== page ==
With an evil grin like he knows I'm going to regret this decision, Taylor sends me on my way, and I'm now driving a car that probably has $300,000 invested in it, down the road...by myself. It takes a while to get used to the dimensions of the car, as I initially ride over the lane buttons on the left side, not wanting to curb the wheels on the right side. I travel 10mph below the speed limit pretty much the entire way, having almost every car try to pace me, just to get a second glimpse of the GT40. This makes me incredibly nervous, as it's more and more obvious that there really isn't much protection between normal Jason and amputated limbs Jason.
Then I start to think about the fire extinguisher. What if there is a fire and it fries the electronics? The doors are both electronically opened from inside the cabin (no manual override to my knowledge), and I just heard a safety speech at an OSHA meeting yesterday, from a man that spent 2 months in a burn hospital. On top of that, the steering wheel needs to be disconnected to even move from the driver's seat, and the release doesn't always come off with the first try. If I thought the cabin in the Viper was small, it's nothing compared to the GT40. How would I explain to Alf if I bottomed out the car and ripped off some exotic piece of the car, or if someone happened and I wasn't able to brake in time, or....a million other thoughts raced through my mind, as I traveled down the highway.
Although extremely stressed out, my left foot very tired from having to operate the stiff clutch, neck strained from trying to check my blind spots every few seconds, 30 minutes later, I finally make it to the house and drop the car off. They tell me that Alf has told them they can use the car for the weekend until he gets there. I quickly give them a very short speech on why they shouldn't drive it, call Alf and let him know that the car reached the house in one piece, and get a ride back to my car.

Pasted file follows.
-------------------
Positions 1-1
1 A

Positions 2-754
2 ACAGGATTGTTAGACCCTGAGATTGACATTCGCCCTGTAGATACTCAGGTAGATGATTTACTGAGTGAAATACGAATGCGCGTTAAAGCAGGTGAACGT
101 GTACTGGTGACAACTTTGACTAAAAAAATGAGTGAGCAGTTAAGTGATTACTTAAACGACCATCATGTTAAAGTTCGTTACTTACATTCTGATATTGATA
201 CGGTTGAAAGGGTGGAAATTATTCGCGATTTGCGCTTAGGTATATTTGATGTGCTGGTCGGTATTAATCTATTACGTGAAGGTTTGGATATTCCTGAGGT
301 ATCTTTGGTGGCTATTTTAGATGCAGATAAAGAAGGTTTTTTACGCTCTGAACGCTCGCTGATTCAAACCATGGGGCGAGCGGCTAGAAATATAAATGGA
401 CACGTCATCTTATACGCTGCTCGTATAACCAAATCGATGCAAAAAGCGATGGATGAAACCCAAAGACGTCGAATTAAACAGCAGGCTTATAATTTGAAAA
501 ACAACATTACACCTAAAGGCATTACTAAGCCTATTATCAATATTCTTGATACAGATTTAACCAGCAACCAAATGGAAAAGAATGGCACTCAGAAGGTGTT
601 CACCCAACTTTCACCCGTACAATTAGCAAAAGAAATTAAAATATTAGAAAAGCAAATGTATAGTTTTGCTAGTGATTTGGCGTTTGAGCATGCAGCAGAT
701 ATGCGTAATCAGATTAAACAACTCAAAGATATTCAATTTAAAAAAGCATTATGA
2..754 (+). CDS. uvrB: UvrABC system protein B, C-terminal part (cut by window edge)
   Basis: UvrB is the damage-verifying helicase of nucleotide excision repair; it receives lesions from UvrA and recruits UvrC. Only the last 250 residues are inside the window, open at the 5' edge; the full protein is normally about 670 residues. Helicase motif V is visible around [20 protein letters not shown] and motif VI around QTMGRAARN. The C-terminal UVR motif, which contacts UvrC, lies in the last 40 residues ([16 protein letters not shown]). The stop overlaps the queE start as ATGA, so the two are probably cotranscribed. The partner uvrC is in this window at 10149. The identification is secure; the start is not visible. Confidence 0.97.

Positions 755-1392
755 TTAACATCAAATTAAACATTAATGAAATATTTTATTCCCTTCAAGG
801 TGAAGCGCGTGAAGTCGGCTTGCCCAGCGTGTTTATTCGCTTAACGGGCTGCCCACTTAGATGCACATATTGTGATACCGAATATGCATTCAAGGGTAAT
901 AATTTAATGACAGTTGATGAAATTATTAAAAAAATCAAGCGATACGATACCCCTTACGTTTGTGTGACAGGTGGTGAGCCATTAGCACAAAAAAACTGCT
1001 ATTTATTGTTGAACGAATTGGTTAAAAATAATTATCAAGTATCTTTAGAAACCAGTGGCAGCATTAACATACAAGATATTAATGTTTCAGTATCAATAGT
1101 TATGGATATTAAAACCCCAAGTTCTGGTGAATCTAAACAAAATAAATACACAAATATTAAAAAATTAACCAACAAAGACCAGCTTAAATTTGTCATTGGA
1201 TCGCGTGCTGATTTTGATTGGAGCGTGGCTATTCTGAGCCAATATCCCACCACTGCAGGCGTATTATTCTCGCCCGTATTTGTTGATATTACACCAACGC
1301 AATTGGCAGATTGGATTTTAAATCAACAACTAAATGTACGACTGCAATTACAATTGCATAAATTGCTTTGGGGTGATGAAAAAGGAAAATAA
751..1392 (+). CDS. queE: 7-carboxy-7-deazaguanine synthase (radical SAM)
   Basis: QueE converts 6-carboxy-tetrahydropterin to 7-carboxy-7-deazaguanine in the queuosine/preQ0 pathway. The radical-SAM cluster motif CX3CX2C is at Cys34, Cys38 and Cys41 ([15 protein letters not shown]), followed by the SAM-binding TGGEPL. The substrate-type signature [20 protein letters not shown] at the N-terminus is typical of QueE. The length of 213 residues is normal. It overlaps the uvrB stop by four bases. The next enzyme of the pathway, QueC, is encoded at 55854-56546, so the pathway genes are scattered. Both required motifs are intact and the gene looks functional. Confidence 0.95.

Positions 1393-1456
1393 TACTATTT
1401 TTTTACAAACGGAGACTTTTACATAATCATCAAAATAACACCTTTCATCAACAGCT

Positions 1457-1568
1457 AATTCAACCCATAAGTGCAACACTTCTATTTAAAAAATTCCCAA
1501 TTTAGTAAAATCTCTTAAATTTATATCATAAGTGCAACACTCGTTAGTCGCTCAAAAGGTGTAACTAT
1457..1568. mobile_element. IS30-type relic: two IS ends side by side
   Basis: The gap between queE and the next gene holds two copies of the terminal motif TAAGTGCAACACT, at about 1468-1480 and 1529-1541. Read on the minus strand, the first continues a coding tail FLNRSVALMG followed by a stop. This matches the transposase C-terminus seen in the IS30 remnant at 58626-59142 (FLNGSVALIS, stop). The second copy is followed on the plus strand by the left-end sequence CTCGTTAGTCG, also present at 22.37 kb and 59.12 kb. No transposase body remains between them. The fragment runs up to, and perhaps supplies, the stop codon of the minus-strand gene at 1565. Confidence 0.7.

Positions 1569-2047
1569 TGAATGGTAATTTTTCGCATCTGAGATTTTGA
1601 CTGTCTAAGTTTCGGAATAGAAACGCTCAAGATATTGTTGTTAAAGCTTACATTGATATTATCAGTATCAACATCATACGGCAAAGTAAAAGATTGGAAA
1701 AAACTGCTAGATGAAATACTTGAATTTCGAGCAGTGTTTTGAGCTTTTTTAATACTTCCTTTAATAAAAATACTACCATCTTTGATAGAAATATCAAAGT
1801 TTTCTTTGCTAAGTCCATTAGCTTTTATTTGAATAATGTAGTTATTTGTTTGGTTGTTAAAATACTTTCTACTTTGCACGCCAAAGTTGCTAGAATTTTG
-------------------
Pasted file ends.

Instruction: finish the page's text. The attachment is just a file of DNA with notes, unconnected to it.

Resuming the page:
I wish I could post that I went full throttle through the first 3 gears, that I had never driven a car with this much power that fast before, but the truth is I just drove it like a grandma and I never went over 60mph. I can honestly say that I was glad to finally park the car in the garage and get out in one piece. For a car making over 1000rwhp, the Motec controlled the car very well. No surging, no bucking, and pretty much great driveability all the way around. The mastershift is actually very cool to use, and I would love to see how it performs at WOT. The front of the car seemed to follow the ruts in the road, which was kind of un-nerving. It is a very cool car, and I'd love to drive it on a long open runway if given the chance to see what it could really do. However, I really have no desire to ever drive the car again in public.
Sorry for the ramble, just thought I'd share a pretty rare experience of mine with the group. To those of you that drive your kit cars pretty often, hat's off to you. It definitely takes a very special person to drive a car like that!"